Monday, March 17, 2008

How an Innocent Person is Convicted, Part 4: The Rule of Silence

The business of defense attorneys is mostly one of cutting deals. Nationally, about 85% of cases are plea-bargained. Of those that go to trial, contention often depends upon issues of mitigation rather than innocence. Defense attorneys will tell you that the scariest case for them is the one where they are defending an actually-innocent person. To lose such a case is to lose everything. Yet, their sharpest skills--the ones they use daily--are those for negotiating, not those needed for winning.

Defense attorneys are worriers. Theirs is the job of wondering the "what-if's." What if the client does something unrelated but stupid while the case is under review, what if some crackpot or old enemy shows up with an incriminating comment? What do the police know that that defense doesn't know?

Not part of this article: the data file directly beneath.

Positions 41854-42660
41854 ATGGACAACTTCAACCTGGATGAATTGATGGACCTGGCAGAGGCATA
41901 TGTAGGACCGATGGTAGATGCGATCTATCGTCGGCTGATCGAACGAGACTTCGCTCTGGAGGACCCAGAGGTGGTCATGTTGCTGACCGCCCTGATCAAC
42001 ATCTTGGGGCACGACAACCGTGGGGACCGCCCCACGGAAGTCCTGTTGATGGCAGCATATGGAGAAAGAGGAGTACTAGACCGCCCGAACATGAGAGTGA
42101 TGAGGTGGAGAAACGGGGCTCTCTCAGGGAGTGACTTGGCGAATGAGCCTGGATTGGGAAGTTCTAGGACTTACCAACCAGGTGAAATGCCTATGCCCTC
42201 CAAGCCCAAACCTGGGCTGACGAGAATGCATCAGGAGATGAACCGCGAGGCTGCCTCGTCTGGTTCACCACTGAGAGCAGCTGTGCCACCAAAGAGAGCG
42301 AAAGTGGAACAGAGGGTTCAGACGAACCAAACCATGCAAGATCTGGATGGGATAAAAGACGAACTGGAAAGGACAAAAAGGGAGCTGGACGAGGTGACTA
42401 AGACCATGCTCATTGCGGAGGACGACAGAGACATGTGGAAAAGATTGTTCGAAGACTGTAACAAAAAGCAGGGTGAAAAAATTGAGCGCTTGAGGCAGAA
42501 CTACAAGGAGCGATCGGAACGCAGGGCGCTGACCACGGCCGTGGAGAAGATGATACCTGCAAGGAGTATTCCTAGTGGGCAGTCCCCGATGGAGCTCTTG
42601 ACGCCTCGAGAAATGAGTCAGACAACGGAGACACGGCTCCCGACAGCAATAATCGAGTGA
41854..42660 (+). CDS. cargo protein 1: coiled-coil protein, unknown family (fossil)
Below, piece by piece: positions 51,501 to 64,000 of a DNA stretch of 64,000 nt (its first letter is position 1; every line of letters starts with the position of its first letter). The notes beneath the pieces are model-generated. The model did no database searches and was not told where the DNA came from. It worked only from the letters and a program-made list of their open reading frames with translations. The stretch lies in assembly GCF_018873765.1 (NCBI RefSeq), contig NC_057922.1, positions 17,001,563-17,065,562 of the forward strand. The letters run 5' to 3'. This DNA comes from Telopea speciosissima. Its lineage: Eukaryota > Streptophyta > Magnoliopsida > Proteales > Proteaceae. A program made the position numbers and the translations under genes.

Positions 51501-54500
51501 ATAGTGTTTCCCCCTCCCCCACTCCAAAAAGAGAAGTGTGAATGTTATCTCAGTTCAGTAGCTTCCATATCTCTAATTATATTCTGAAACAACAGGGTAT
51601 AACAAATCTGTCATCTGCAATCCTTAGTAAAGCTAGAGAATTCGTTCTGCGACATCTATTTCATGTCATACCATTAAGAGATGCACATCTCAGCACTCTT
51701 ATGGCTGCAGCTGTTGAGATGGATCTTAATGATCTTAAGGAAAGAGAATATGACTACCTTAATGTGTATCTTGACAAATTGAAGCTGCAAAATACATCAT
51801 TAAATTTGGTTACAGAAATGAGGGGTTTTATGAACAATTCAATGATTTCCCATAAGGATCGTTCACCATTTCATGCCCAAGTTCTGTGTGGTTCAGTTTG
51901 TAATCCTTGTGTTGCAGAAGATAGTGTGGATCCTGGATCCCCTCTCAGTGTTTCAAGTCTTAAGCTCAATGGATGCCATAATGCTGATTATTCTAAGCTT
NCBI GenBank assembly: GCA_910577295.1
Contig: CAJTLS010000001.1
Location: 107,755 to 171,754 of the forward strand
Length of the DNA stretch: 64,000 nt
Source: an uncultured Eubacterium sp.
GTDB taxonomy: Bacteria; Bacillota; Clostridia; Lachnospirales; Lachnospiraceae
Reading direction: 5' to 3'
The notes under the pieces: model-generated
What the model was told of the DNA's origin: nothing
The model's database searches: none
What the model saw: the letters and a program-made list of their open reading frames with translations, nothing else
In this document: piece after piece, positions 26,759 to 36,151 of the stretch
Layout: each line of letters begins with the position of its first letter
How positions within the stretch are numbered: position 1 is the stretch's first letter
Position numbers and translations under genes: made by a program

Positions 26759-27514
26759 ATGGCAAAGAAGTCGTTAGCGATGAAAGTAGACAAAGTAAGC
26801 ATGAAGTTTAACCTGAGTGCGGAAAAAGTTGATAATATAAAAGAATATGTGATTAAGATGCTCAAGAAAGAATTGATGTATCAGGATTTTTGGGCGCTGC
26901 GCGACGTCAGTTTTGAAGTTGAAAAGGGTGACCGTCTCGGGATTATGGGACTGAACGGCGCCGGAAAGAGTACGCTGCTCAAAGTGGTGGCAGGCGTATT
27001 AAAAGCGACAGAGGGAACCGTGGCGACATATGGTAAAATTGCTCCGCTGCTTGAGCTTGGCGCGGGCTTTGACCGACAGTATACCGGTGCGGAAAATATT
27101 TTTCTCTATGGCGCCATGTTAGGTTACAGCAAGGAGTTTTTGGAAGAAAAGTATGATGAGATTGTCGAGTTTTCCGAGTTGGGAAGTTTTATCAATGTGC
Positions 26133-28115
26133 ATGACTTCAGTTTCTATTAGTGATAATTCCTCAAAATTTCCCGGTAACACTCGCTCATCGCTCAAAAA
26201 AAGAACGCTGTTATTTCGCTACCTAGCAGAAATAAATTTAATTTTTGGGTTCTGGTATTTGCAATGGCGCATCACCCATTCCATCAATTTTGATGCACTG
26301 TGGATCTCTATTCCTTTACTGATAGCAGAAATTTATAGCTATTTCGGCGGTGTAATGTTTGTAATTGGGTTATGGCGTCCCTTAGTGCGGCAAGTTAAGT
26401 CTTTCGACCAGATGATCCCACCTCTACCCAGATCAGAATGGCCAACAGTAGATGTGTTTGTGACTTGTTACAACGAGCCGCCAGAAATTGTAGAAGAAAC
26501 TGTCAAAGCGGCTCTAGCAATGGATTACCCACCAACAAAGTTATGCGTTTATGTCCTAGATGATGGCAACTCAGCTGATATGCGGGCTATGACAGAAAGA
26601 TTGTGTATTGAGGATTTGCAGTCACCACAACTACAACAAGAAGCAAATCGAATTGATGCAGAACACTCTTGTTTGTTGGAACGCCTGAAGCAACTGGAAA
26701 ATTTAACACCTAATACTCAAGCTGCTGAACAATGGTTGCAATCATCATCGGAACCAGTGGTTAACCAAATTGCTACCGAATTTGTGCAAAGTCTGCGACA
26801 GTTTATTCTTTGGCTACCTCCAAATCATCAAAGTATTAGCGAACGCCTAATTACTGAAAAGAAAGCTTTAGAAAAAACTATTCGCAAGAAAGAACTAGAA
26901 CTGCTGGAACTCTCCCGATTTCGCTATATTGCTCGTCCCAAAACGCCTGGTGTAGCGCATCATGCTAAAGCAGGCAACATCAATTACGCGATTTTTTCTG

Defense attorneys advise clients to play it safe. Keep mum, avoid the press, don't talk to anyone about the case. Todd's attorney told us not to talk to him about what happened that night. "There's no parent confidentiality privilege," he said.

But how could we not talk?

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